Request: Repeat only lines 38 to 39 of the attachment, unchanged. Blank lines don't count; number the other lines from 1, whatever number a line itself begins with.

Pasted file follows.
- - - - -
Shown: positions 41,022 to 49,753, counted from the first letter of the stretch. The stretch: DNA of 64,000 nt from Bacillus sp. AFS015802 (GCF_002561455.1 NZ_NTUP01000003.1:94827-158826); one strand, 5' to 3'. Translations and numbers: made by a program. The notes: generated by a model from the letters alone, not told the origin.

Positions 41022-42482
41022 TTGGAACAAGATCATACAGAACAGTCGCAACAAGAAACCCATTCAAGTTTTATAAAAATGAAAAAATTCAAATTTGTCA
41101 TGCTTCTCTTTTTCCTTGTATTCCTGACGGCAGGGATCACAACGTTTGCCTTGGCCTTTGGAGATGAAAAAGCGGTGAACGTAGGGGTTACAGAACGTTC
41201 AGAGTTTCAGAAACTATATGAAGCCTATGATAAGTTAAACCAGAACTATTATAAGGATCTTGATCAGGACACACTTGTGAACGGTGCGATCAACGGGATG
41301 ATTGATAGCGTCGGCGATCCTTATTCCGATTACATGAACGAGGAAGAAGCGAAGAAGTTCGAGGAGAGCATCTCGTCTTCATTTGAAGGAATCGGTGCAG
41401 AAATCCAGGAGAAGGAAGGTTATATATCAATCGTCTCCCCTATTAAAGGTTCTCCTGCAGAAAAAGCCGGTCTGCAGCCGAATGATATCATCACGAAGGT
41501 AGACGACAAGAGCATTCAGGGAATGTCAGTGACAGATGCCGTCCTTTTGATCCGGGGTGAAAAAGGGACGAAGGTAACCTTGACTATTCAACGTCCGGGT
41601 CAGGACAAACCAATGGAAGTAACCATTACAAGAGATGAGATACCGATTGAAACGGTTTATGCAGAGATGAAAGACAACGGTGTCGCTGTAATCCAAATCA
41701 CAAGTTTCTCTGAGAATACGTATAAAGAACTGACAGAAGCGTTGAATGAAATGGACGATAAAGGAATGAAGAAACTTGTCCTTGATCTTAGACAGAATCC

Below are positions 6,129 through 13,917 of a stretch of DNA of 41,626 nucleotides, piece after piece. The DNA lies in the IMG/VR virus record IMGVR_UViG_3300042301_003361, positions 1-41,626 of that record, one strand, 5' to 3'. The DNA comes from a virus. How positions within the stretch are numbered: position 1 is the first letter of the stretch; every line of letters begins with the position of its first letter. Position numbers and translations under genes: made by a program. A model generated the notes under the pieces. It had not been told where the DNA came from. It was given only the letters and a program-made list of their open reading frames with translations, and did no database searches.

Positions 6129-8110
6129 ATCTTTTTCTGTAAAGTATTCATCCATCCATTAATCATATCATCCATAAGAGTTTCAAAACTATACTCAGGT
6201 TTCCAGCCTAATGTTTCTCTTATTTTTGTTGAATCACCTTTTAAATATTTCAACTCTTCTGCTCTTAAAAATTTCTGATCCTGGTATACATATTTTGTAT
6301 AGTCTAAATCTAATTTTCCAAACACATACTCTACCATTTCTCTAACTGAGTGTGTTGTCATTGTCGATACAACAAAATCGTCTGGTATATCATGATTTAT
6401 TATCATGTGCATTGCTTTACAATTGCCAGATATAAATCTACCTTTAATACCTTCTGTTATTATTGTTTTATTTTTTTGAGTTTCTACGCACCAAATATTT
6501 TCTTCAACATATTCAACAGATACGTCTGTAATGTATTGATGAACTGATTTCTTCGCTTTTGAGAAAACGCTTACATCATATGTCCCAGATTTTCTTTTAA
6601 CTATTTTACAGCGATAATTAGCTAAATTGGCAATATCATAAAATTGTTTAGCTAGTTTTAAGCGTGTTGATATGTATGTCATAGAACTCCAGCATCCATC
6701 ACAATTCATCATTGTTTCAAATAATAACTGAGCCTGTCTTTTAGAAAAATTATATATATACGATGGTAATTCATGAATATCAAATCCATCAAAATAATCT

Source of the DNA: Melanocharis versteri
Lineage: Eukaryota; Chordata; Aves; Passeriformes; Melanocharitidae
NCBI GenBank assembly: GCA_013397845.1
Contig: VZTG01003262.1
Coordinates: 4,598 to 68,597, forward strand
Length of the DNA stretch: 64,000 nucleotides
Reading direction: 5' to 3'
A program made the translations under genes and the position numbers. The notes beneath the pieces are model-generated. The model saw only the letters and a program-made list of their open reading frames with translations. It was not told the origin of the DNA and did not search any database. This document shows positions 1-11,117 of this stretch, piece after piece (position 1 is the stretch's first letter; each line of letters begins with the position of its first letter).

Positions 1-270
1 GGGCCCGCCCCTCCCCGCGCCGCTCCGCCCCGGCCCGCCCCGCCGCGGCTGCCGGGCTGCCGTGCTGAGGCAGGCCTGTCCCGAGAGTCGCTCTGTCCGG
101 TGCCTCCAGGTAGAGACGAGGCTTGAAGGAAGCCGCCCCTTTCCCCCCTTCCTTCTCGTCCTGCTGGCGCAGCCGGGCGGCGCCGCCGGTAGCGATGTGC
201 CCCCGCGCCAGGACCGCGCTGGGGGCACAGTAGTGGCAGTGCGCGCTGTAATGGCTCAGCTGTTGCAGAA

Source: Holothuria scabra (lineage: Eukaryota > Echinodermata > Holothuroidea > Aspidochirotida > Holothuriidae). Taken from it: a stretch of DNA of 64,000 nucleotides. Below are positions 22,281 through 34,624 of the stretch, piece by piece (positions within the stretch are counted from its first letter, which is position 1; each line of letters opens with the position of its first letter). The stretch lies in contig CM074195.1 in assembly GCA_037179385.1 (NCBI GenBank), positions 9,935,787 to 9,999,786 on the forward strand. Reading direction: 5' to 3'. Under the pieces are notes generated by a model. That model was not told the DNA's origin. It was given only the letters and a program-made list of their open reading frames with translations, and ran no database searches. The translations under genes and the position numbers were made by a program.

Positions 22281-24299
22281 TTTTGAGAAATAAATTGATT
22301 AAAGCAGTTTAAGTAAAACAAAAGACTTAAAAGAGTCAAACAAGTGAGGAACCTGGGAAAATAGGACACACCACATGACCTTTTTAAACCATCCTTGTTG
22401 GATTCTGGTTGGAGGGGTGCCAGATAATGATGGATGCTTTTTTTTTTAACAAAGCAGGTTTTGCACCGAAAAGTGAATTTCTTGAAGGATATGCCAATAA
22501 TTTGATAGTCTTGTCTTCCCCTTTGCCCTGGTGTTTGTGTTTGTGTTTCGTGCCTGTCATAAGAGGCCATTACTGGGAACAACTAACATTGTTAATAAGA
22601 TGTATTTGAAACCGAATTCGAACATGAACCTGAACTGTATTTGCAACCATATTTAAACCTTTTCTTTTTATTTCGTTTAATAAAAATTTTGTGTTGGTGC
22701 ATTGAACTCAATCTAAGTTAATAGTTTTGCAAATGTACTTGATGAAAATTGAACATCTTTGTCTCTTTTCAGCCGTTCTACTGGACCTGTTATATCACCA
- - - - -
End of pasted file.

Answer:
22601 TGTATTTGAAACCGAATTCGAACATGAACCTGAACTGTATTTGCAACCATATTTAAACCTTTTCTTTTTATTTCGTTTAATAAAAATTTTGTGTTGGTGC
22701 ATTGAACTCAATCTAAGTTAATAGTTTTGCAAATGTACTTGATGAAAATTGAACATCTTTGTCTCTTTTCAGCCGTTCTACTGGACCTGTTATATCACCA